Solow Model

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Dictionary of Economics

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Solow Model

This is "Introduction to the Solow Model" from our Principles of Economics: Macroeconomics course.

Here's a quick growth conundrum, to get you thinking.

Consider two countries at the close of World War II—Germany and Japan. At that point, they've both suffered heavy population losses. Both countries have had their infrastructure devastated. So logically, the losing countries should’ve been in a post-war economic quagmire.

So why wasn't that the case at all?

Following WWII, Germany and Japan were growing twice, sometimes three times, the rate of the winning countries, such as the United States.

Similarly, think of this quandary: in past videos, we explained to you that one of the keys to economic growth is a country's institutions. With that in mind, think of China's growth rate. China’s been growing at a breakneck pace - reported at 7 to 10% per year.

On the other hand, countries like the United States, Canada, and France have been growing at about 2% per year. Aside from their advantages in physical and human capital, there's no question that the institutions in these countries are better than those in China.

So, just as we said about Germany and Japan - why the growth?

To answer that, we turn to today's video on the Solow model of economic growth.

The Solow model was named after Robert Solow, the 1987 winner of the Nobel Prize in Economics. Among other things, the Solow model helps us understand the nuances and dynamics of growth.

The model also lets us distinguish between two types of growth: catching up growth and cutting edge growth. As you'll soon see, a country can grow much faster when it's catching up, as opposed to when it's already growing at the cutting edge.

That said, this video will allow you to see a simplified version of the model. It'll describe growth as a function of a few specific variables: labor, education, physical capital, and ideas.

Teacher Resources


Here's a fact about economic growth that might seem counterintuitive. During World War II, Germany and Japan suffered heavy losses. Millions of people were killed. Entire cities were flattened. Roads, bridges, factories, and other resources critical to an economy were destroyed. Yet, following World War II, Germany and Japan both grew quickly. In fact, they grew much faster than did the United States. Many people wondered what was going on.


Why were the losers of the war growing faster than the winners? Here's another puzzle. In the past several decades, China has been growing at astonishing rates of growth -- 7 to 10% per year. Remember, at those rates, the standard of living -- it's doubling every 7 to 10 years. In contrast, in the advanced economies, like the United States, Canada, or France, they're growing around 2% per year, doubling only once every 35 years.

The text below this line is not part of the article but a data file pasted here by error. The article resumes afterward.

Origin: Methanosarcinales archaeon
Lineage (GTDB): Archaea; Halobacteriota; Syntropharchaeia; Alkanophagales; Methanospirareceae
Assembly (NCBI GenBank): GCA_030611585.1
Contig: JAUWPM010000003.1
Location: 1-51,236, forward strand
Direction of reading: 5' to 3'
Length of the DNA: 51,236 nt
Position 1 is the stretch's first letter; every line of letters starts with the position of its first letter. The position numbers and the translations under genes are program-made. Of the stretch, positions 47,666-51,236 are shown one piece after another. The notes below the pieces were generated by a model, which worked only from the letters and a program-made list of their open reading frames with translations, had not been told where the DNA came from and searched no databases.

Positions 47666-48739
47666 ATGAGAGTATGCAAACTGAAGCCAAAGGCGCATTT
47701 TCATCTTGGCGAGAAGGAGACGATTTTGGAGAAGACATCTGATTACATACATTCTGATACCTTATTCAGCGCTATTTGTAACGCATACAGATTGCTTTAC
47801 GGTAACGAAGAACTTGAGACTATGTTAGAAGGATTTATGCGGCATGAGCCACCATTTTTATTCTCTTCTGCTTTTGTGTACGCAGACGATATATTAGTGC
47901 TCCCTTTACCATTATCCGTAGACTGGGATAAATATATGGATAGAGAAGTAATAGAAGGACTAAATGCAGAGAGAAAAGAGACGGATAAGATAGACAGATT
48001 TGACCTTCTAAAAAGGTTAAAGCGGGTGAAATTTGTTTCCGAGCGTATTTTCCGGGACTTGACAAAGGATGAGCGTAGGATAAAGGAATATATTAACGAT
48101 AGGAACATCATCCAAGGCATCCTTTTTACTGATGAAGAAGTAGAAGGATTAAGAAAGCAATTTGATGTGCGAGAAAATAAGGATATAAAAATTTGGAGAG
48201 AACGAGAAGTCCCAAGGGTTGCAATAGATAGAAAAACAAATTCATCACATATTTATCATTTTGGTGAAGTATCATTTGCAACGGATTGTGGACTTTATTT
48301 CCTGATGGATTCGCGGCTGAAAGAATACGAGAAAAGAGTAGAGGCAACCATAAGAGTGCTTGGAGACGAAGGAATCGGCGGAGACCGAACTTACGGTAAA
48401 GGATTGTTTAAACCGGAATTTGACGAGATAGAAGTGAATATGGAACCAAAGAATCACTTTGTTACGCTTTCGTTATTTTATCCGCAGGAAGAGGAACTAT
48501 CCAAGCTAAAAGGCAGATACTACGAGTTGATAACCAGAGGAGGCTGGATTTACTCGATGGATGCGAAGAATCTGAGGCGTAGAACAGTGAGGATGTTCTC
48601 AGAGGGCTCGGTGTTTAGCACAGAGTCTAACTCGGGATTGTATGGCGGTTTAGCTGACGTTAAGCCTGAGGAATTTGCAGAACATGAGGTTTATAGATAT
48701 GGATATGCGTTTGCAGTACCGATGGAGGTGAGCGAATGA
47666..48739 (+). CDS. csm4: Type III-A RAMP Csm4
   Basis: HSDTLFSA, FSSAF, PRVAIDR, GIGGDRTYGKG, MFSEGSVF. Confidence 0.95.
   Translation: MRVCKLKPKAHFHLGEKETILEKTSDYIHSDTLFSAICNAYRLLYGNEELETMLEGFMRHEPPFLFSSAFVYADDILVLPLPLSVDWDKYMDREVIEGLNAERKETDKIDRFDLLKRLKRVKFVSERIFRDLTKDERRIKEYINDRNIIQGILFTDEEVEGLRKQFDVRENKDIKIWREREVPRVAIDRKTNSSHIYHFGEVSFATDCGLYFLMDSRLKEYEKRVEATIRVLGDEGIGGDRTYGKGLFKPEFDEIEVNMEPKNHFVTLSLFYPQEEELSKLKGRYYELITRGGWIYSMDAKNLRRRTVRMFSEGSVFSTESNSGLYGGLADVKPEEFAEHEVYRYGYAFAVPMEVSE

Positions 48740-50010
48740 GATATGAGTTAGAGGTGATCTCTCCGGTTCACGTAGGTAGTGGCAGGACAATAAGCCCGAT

So, here's the puzzle. In the previous talks, we said that the way to get a high standard of living and economic growth is to have good institutions, like property rights, honest government, political stability, a dependable legal system, and competitive and open markets. But in each one of these cases, there's no question that the advanced economies have better institutions than does China. Plus, the advanced economies -- they've got more human and physical capital.


So, if the advanced economies have got better institutions and more capital, why are they growing slower than China? To solve these puzzles, we're going to be drawing on an important economic model: the Solow Model of Economic Growth, named for Robert Solow, who won the Nobel Prize. The Solow Model will help us to better understand the dynamics of growth. The Solow Model is also going to help us to draw a distinction between two types of growth: catching up growth and cutting-edge growth. As we'll see, catching up can be much faster than growing on the cutting edge.


Now, you might ask, "What's an economic model?" An economic model is a simplified framework that helps us to understand a more complex reality. We're going to be using a super simple version of the Solow Model that boils economic growth down to just a few key variables and some basic mathematics. Now, although it's simple, the Solow Model can provide us with some deep insights into the causes of growth. A key part of the model is a production function -- a simplified description of how resources, inputs, are used to produce output.


So, let's take a look at some of the inputs into our production function. The first key input is us, people. We use the letter "L" to represent labor. The more educated people are, the more effective their labor. So, we can multiply L by "e" for education. Together, these two variables represent human capital. Next up is physical capital, represented by the letter "K." K is all of our factories, and tools, and so forth. Last, but certainly not least, is ideas, represented by the letter "A." A represents all of our knowledge about how to combine capital and labor to produce valuable output. Everything from how to transport stuff without carrying it on your back, to how to keep diseases from spreading, to how to add up 1,000 numbers in a fraction of a second. A is ideas, and better ideas mean that we can get more bang for our buck, more output from the same inputs of capital and labor.


We can think of human capital, physical capital, and ideas being used together to produce output. That's the idea of our production function. Now, right now our production function is very abstract. But in future videos, we're going to boil it down even more and make our production function concrete. We're going to start in the next video by taking a closer look at how capital -- machines, factories, roads, and so forth -- how capital contributes to economic growth. Let's dig in.


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